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# Tutor profile: Rahul R.

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Rahul R.
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## Questions

### Subject:Physics (Thermodynamics)

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Question:

Why is it impossible to reach a temperature of absolute zero?

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Rahul R.

There are a few reasons and ways to look at this question, from both classical thermodynamics and a physical chemistry perspective. In classical thermodynamics, the third law states that the entropy approaches a constant value as temperature approaches absolute zero. $$\lim_{T\to 0} \Delta S = 0$$ Thus, the work required to reach absolute zero is infinite, since it approaches that temperature asymptotically. In quantum mechanics, the Heisenberg uncertainty principle states that it is impossible to know both the position and velocity of a particle at a given moment in time. Since temperature is a measure of molecular motion, at absolute zero there would be no motion. Thus, the velocity of the particle would be known. However, since the particle isn't moving, the position would also be known. This paradox prevents us from ever reaching a temperature of absolute zero. In physical chemistry and quantum mechanics, a quantity called zero-point energy also arises. This energy is the bare minimum energy that molecule can have. Thus, the minimum achievable temperature is that at which the zero point energy of the molecule is reached - any lower would also create a paradox and thus absolute zero is impossible to reach.

### Subject:Chemistry

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Question:

My textbook says that iron turning to rust is extremely exothermic. Why do iron and rust never feel hot when I touch them?

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Rahul R.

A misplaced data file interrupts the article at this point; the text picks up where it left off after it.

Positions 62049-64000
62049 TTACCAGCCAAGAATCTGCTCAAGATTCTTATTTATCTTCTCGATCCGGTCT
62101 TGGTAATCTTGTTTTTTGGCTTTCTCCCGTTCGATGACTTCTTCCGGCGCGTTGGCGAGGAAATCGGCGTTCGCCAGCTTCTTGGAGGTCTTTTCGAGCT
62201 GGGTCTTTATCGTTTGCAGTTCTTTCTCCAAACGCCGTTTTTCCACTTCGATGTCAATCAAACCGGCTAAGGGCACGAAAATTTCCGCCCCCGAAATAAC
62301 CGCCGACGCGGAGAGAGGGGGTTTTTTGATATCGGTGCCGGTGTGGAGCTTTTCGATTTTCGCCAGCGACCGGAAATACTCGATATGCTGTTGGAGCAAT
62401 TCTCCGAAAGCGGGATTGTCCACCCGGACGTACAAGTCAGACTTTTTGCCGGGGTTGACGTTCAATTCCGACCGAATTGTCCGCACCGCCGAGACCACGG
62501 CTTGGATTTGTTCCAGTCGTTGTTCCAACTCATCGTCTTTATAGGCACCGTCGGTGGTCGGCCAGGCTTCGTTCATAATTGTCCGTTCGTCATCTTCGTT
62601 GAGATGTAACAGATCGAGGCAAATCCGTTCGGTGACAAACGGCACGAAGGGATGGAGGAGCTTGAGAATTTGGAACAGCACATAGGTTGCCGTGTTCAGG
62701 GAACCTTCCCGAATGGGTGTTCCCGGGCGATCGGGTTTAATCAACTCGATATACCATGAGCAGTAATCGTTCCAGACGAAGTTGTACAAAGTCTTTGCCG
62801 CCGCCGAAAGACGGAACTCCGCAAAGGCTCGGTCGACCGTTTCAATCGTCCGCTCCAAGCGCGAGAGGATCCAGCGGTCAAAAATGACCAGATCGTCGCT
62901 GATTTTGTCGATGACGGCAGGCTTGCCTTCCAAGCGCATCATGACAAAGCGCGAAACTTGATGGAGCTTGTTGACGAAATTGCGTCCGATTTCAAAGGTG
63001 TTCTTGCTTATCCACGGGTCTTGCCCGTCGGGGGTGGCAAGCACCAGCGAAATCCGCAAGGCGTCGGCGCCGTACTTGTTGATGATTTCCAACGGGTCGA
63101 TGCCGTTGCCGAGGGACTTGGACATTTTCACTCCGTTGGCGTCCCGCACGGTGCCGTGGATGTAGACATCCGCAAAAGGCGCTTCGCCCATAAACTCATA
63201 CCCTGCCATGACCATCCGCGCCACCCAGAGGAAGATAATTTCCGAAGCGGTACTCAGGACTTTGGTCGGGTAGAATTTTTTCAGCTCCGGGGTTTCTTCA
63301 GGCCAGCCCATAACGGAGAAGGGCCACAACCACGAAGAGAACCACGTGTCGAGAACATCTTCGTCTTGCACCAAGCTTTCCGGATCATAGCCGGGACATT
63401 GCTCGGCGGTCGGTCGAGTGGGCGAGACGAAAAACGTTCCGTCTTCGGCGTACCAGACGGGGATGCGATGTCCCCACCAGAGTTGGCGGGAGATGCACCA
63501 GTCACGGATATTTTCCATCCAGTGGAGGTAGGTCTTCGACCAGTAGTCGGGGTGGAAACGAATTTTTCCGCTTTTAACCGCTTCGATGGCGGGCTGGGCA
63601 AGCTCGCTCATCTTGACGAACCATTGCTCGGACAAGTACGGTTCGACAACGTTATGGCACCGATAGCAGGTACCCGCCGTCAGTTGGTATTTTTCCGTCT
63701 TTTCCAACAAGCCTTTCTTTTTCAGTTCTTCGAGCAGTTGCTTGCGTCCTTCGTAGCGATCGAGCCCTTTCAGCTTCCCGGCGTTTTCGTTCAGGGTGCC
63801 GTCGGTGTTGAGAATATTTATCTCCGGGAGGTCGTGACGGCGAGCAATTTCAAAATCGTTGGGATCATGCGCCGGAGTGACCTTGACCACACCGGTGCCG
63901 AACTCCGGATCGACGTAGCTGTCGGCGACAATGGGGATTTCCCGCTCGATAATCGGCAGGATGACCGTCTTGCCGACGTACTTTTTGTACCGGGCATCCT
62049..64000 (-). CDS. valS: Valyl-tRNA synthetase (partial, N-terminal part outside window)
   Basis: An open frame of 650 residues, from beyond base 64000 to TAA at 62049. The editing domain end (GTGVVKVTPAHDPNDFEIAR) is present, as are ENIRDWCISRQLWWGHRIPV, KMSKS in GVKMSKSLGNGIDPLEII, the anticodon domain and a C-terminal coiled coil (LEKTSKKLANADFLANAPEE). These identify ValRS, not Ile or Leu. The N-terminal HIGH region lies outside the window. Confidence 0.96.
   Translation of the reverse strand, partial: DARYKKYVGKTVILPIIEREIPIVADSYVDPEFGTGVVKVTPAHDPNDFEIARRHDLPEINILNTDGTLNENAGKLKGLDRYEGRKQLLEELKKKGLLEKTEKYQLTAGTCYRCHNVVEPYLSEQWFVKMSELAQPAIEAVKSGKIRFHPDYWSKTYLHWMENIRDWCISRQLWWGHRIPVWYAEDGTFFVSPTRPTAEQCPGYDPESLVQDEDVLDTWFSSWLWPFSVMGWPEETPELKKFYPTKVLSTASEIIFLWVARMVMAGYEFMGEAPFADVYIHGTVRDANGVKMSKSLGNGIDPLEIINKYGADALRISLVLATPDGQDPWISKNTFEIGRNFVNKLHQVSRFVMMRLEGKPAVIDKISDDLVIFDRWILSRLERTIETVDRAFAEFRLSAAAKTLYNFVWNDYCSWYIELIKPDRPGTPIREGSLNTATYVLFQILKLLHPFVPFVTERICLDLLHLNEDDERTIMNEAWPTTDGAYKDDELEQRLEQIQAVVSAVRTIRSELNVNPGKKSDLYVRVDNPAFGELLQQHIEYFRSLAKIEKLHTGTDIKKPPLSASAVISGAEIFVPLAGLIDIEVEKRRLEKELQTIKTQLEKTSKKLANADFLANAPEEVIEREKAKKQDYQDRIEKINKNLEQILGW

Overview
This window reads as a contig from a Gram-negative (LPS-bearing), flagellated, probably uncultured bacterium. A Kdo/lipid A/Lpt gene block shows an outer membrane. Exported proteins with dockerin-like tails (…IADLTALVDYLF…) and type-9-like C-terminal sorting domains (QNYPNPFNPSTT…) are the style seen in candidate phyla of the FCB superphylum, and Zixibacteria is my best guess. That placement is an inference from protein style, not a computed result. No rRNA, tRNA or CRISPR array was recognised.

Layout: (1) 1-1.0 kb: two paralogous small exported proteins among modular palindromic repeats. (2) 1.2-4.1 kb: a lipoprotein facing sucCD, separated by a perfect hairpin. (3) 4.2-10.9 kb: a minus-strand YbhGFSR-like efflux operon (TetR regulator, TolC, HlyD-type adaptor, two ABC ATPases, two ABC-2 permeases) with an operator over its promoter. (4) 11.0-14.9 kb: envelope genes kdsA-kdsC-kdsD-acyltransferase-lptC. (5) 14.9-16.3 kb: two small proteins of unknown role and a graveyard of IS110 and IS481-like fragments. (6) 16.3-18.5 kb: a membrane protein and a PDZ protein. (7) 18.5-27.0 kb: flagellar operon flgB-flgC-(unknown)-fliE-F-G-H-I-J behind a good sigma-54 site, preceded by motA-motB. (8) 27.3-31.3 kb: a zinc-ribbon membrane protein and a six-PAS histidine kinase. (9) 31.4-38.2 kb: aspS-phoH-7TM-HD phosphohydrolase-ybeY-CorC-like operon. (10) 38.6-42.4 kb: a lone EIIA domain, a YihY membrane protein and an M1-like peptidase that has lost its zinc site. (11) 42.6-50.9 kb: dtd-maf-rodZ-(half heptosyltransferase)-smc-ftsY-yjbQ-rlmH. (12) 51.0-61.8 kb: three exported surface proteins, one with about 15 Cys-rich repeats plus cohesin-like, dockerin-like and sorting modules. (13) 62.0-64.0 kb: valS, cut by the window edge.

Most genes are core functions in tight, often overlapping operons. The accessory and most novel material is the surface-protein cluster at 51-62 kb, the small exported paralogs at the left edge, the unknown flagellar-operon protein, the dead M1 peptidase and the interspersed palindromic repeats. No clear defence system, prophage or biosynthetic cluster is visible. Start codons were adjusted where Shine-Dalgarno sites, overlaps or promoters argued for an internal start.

You're right! Iron doesn't feel hot when it is turning to rust, even though it is an extremely exothermic reaction. This reaction illustrates the difference between kinetics and thermodynamics. Imagine rolling a ball down a hill. Thermodynamics tells you that the ball will end up at the bottom of the hill. Kinetics, by contrast, can tell you how fast the ball will roll down the hill. In the case of iron turning to rust, iron is the ball at the top of the hill and rust is the ball at the bottom of the hill. Thermodynamics tells us that in the time that the ball spends between the top and bottom of the hill, it will give off a tremendous amount of heat. However, the kinetics of the reaction tell us that the conversion will take place extremely slowly - the ball takes an long time to reach the bottom of the hill. Thus, the reaction does give off tremendous heat - but it does so over such a long period of time that the metal (or rust) never feel hot to the touch.

### Subject:Chemical Engineering

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Question:

Why can't binary mixtures with azeotropes be further separated by distillation?

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Rahul R.

An azeotrope in a binary mixture occurs when, at equilibrium, both the liquid and vapor forms of the mixture have identical compositions. For example, in water-ethanol mixtures, when the liquid is 95% ethanol, a vapor in equilibrium would also contain 95% ethanol. The principle of distillation involves placing more volatile compounds in the vapor phase while keeping less volatile components in the liquid phase. When both phases have identical composition, there is no driving force for the separation. On a molecular level, imagine the water and ethanol molecules as magnets, with north and south poles. Ideally, these would not interact and distillation would be simple. But, as you can imagine, some of the magnets attract and some repel. These forces make imbalances in the mixture; once the azeotrope is reached, the magnets in the liquid and gas phases attract so strongly (it is also possible they repel strongly), that they no longer want to escape to the other phase.

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